Name Brand vs Generic Chicago Neighborhoods
We all know that we can save money in stores by buying the generic or store brand instead of always buying name brand products. In Chicago, you can also save a lot on rent by moving into what I like to call a "generic neighborhood" instead of its nearby trendy and well-known areas, or "name brand neighborhoods."
For folks moving to Chicago from elsewhere, and those who want to be able to acquire a certain social status by name-dropping their 'hood, it's certainly easy to choose a section of the city that's recognizable. Areas like Wrigleyville, Wicker Park, Bucktown and Lincoln Park have been used in major movies and on TV and have gained quite a bit of prestige. However, these name-brand neighborhoods have their costs. The rent is higher and the competition can be fierce.
By looking to the areas next door to a name-brand neighborhood, you can save quite a bit of cash while keeping your commute close to the same length and not sacrificing too much in terms of safety and convenience. So, next time you're looking for an apartment and want to save some money, if you are not the kind of person who needs to name-drop their neighborhood in order to be cool consider the following "generic" alternatives:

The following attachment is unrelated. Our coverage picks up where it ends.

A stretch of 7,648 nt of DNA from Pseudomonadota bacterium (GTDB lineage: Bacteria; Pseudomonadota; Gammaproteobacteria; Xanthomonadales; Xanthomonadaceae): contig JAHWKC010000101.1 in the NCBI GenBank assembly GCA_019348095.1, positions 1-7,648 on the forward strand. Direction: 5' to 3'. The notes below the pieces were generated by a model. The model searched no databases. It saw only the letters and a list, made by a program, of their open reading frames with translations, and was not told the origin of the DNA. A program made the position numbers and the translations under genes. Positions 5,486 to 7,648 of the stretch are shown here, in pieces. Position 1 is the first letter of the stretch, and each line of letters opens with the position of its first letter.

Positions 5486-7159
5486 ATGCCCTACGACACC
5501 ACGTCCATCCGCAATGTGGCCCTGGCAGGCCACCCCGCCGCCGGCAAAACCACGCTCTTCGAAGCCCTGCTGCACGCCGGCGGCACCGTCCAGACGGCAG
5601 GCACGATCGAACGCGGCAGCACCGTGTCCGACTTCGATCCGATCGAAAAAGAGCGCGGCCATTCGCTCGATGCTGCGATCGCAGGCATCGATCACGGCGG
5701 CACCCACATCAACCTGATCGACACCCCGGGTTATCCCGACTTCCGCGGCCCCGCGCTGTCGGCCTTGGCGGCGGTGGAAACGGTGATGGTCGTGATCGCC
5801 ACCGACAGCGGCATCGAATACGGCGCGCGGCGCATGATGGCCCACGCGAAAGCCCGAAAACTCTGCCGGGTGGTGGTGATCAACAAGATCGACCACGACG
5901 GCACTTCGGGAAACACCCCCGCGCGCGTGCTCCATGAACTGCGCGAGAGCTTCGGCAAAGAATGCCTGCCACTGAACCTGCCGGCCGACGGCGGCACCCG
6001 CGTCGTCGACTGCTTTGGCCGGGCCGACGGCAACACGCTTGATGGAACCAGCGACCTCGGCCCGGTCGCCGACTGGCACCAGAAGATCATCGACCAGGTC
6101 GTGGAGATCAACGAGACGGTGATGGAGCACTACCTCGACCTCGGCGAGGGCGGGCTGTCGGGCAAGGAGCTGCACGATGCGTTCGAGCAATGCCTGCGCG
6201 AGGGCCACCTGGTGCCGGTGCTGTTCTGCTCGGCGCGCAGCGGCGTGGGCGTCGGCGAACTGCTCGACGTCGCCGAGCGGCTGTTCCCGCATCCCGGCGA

- Instead of Wrigleyville, consider the nearby areas of Buena Park, Graceland West and NorthCenter.
- Instead of Bucktown, look at Avondale, Logan Square and Irving Park.
- Instead of Lincoln Park, look into River West.
- Instead of Wicker Park, check out Ukrainian Village and Noble Square, or even the West Loop.
As an added bonus, maybe you'll be able to do that hipster thing and say you lived in a neighborhood before it was cool.
The StrawStickStone rent index (coming towards the end of this month) will compare the luxury apartments in the downtown Chicago area with name brand and generic north side neighborhoods on a regular basis. Make sure to stop by and check out to see how you could save some money on your next apartment.
What do you think? Am I crazy for suggesting that generic neighborhoods are just as good as their nearby name-brand areas? Sound off in the comments.